Chad Blair: Can the Green Party make Hawaii greener?

Money, as they say, is the mother’s milk of politics, but it’s remarkable how much – and how often – Hawaii’s candidates suckle their nipples for the 2022 election.

Josh Green is at the head of the Democrats’ herd, having organized nearly 20 fundraisers for his gubernatorial campaign, including four in the past 30 days.

Likely opponent Kirk Caldwell has held 10, including four in December, while Vicky Cayetano has held three in total, all in recent months.

Jill Tokuda has organized eight fundraisers for her candidacy for lieutenant governor, four in the past three weeks. Other fellow Democrats and LG wannabes aren’t far behind: Sylvia Luke (seven fundraisers, four since December 2), Sherry Menor-McNamara (five), Ikaika Anderson (four) and Keith Amemiya and Ron Menor ( one each, although Menor has yet to officially announce his candidacy).

I bring this up not to discuss the dominant Democratic Party of Hawaii or the minority Republican Party of Hawaii, but to shed light on a third party in the Islands who is also interested in green – but not necessarily greenbacks.

The Green Party of Hawaii places more emphasis on four main platform positions: ecological wisdom, popular democracy, social and economic justice, and non-violence.

Established in the islands in 1991, the Greens believe they are the only political party to advocate for real change. Here’s what their website says about it:

“There is a link between protecting the land and its inhabitants and democracy. Hawaii’s history reflects, and in many ways exaggerates, the global trend of declining power of democratic institutions and destruction of the environment. The corruption and injustice of “free trade” policies and the continued privatization of our common heritage have taken their toll on our land and our democracy. “

“Our candidates follow these values,” said Ramona Hussey, the party secretary. (They don’t use the term secretary, she explains, saying it was deemed sexist in the 1980s). “For me, grassroots democracy is really about the people, because we don’t elect representatives just to take care of everyone for us. I believe we elect them to represent us and represent our interests.

Easy primary

I spoke to Hussey after receiving an email from her this week asking the media to let the Greens know the Greens are inviting activists to run for office in 2022.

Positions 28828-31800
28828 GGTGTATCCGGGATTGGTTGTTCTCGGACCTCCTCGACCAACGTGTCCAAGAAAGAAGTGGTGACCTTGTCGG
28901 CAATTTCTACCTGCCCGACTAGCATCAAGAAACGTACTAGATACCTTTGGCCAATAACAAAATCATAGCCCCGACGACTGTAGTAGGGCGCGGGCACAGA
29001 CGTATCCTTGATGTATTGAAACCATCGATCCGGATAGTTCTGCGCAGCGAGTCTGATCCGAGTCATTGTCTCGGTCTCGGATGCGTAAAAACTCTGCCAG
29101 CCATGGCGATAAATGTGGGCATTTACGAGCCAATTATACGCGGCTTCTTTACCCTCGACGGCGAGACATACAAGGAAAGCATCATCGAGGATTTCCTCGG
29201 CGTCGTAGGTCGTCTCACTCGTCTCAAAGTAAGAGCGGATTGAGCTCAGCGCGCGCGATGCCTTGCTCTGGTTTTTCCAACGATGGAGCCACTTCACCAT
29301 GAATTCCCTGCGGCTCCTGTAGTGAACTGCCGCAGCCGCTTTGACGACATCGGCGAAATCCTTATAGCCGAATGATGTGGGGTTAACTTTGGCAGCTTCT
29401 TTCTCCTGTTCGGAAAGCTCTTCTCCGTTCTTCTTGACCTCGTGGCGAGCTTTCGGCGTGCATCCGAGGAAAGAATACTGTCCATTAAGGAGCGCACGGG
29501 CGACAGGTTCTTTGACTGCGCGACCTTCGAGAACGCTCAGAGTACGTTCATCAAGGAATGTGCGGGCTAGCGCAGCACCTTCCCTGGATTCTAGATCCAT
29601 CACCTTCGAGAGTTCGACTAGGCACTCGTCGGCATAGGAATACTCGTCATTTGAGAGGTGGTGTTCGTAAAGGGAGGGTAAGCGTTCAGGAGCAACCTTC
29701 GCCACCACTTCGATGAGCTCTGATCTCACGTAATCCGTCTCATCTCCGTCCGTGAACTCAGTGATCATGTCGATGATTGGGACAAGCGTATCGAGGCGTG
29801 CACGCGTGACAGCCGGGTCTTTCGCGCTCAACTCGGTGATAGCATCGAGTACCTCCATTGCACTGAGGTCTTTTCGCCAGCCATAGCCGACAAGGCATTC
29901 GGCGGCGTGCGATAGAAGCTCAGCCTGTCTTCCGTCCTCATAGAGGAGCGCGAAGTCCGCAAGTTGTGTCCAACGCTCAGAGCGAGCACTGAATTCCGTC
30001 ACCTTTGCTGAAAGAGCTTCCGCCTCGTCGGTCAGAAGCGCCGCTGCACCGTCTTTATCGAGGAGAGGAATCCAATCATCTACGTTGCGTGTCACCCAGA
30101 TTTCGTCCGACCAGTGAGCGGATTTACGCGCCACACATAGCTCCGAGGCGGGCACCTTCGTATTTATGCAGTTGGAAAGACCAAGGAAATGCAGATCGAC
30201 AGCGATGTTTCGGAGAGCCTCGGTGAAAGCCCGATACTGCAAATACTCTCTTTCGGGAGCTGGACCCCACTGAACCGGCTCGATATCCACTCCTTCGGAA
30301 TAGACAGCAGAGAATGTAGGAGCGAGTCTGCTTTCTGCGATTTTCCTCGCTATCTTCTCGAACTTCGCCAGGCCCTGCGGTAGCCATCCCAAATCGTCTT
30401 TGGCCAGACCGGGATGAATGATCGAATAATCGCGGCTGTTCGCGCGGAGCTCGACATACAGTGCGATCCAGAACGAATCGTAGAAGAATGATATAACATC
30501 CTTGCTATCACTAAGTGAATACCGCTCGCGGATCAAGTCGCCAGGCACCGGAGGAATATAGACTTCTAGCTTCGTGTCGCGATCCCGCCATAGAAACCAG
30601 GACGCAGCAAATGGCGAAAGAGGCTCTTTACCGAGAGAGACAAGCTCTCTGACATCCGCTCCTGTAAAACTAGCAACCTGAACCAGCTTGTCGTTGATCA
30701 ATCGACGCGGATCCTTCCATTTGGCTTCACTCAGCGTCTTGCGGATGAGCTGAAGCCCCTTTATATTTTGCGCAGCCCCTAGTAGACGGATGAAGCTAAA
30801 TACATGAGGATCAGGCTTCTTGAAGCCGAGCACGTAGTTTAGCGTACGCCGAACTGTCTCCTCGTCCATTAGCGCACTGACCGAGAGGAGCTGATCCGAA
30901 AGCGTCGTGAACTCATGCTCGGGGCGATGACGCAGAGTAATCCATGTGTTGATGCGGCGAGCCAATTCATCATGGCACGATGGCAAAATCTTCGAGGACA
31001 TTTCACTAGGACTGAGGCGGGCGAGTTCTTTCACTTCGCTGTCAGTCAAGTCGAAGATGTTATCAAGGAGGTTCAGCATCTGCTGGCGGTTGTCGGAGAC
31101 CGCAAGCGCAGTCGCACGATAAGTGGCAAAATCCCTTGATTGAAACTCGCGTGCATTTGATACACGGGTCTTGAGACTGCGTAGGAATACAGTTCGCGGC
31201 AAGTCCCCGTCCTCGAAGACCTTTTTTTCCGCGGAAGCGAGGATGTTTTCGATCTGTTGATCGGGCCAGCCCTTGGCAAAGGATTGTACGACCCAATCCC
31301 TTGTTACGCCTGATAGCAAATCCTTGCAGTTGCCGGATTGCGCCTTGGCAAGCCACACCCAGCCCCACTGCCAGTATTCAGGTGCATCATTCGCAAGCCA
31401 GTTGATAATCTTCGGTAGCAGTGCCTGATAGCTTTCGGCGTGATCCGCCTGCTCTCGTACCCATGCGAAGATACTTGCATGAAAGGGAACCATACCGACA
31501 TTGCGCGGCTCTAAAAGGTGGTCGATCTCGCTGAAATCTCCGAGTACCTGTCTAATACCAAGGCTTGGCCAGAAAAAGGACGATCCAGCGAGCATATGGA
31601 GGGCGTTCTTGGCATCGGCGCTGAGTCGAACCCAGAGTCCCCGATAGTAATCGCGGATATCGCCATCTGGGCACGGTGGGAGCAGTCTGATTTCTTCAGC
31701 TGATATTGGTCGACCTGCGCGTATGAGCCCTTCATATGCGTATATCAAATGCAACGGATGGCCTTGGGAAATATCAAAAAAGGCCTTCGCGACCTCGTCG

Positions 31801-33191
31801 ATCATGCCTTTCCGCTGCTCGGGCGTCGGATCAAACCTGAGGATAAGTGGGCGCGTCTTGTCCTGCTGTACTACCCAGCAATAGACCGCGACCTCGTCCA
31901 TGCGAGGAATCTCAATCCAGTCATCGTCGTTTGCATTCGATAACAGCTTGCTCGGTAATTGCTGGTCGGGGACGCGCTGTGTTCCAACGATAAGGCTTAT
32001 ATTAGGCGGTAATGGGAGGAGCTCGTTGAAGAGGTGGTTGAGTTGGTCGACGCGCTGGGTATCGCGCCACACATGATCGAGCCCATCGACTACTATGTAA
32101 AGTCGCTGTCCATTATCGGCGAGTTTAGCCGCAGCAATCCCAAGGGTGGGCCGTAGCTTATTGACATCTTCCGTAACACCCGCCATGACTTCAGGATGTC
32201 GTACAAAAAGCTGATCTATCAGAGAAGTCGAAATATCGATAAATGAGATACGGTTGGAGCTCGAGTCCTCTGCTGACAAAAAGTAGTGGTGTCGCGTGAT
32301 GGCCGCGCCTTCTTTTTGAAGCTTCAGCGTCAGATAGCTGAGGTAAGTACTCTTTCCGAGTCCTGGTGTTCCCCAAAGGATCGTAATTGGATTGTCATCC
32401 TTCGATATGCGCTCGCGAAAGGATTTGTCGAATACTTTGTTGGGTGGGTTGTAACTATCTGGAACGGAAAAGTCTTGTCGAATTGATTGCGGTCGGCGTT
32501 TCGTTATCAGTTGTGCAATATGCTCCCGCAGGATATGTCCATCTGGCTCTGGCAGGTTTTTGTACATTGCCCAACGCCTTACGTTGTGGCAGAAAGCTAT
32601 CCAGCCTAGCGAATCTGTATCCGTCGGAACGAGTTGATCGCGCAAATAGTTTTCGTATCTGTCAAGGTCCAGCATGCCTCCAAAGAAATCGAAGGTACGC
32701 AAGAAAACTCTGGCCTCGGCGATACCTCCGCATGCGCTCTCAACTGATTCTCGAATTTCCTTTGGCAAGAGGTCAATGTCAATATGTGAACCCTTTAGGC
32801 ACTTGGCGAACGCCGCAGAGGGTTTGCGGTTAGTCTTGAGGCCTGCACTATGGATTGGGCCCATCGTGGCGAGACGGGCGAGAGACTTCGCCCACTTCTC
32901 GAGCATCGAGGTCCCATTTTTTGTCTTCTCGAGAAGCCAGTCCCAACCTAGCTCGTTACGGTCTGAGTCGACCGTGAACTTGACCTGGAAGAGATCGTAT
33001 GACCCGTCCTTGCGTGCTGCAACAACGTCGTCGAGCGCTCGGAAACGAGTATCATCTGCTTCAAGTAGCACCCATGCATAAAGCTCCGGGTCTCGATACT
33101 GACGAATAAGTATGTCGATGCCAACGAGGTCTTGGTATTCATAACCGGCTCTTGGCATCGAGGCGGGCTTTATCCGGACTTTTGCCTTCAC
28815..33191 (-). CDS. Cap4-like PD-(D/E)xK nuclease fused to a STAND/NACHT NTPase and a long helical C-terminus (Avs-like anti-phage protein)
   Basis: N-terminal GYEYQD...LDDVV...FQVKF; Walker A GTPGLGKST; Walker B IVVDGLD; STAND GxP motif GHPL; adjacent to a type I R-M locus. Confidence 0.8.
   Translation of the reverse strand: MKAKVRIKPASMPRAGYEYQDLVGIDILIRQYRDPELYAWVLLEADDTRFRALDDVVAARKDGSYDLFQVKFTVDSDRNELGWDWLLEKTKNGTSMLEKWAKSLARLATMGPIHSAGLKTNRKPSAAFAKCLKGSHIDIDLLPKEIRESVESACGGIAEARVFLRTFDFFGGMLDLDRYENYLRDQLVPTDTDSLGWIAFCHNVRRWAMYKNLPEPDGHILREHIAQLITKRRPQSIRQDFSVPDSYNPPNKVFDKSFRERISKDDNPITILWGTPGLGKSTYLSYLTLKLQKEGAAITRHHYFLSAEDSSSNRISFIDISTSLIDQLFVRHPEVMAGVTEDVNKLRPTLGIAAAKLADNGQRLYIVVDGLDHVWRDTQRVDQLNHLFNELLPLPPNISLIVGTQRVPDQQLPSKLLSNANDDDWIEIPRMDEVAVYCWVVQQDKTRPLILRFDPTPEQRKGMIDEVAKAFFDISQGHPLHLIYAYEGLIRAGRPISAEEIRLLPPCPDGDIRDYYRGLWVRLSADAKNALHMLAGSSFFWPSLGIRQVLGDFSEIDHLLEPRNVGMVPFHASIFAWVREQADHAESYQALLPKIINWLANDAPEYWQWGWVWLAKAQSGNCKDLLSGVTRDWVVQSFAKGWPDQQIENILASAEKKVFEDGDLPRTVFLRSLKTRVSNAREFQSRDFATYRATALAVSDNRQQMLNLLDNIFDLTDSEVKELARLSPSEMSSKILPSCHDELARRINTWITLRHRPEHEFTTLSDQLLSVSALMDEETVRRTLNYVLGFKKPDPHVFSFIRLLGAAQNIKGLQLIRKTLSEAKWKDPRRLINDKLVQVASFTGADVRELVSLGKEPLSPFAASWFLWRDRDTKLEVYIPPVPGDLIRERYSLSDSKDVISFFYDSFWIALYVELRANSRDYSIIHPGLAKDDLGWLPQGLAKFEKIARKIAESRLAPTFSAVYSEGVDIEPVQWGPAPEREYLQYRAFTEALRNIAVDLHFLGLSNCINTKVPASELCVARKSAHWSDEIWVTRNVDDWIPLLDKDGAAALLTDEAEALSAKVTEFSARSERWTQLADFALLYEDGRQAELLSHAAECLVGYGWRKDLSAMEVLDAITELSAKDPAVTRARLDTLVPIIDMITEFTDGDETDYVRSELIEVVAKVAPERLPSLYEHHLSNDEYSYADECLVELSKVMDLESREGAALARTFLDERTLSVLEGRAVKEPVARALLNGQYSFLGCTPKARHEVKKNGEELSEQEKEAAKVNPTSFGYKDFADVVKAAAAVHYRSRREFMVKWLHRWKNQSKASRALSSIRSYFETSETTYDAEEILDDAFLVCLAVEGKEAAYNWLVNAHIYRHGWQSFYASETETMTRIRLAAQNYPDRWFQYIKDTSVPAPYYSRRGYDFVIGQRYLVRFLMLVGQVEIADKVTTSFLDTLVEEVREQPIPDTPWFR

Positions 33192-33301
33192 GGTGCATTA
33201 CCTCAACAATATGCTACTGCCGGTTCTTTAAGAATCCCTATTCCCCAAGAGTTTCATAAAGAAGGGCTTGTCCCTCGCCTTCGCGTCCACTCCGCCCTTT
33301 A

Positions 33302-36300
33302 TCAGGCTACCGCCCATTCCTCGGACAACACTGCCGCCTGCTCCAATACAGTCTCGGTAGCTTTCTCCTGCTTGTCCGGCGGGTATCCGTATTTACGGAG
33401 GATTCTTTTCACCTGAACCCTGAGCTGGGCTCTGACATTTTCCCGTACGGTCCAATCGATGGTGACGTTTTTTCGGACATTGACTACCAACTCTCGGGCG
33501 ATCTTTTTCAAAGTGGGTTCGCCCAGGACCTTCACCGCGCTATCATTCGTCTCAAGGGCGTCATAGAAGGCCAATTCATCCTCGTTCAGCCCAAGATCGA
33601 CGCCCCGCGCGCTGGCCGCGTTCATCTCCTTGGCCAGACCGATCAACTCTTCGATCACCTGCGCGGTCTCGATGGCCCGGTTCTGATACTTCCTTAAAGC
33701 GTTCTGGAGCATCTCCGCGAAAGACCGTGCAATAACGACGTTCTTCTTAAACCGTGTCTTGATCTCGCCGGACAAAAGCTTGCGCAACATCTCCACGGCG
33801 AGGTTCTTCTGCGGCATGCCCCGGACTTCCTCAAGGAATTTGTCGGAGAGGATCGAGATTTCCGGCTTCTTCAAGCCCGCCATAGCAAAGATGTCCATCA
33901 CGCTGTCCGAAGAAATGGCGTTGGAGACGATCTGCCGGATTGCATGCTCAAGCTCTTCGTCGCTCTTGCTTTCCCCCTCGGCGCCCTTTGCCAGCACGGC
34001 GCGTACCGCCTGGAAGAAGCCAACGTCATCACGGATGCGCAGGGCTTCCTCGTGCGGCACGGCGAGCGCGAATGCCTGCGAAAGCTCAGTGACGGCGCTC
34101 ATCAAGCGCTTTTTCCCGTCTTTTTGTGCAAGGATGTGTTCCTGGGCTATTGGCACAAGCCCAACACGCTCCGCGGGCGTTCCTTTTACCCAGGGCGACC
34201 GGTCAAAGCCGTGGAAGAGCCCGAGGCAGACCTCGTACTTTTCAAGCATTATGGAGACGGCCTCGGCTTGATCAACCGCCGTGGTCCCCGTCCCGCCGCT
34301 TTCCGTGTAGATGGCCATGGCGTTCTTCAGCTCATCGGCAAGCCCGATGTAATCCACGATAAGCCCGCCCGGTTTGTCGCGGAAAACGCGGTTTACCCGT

“Our full ballot status means green candidates can easily qualify for the general election,” the email explained. (More on that in a moment.)

When was the last time you heard about a political party seeking recruits through a press release?

Sylvia Litchfield and Ramona Hussey during a Zoom Monday call with the author.
Sylvia Litchfield (top left) and Ramona Hussey (bottom center) during a Zoom Monday call with the author.

I spoke on a Zoom call this week with Hussey, a Kailua lawyer and retired UH administrator William S. Richardson School of Law, as well as Sylvia Litchfield, party membership chair and former co-chair.

“I’m also on the media committee and the nominating committee,” said Litchfield, who is a retired RN in Makawao.

Litchfield said his party issued the press release to let as many people as possible in Hawaii know that “there is another way to present yourself as a progressive, where you don’t have to stand up against one. Democratic candidate outgoing in a primary “.

By that, she means that a Green candidate who makes the primary ballot will likely go through the general election to face the Democratic candidate and a GOP candidate.

Compare that with non-partisan candidates for Hawaii’s Legislative Assembly, who must garner 10% of the total vote to move from primary to general, or get a vote equal to or greater than the lowest vote received by partisan candidates. (eg Democrats, Republicans, Greens, Libertarians).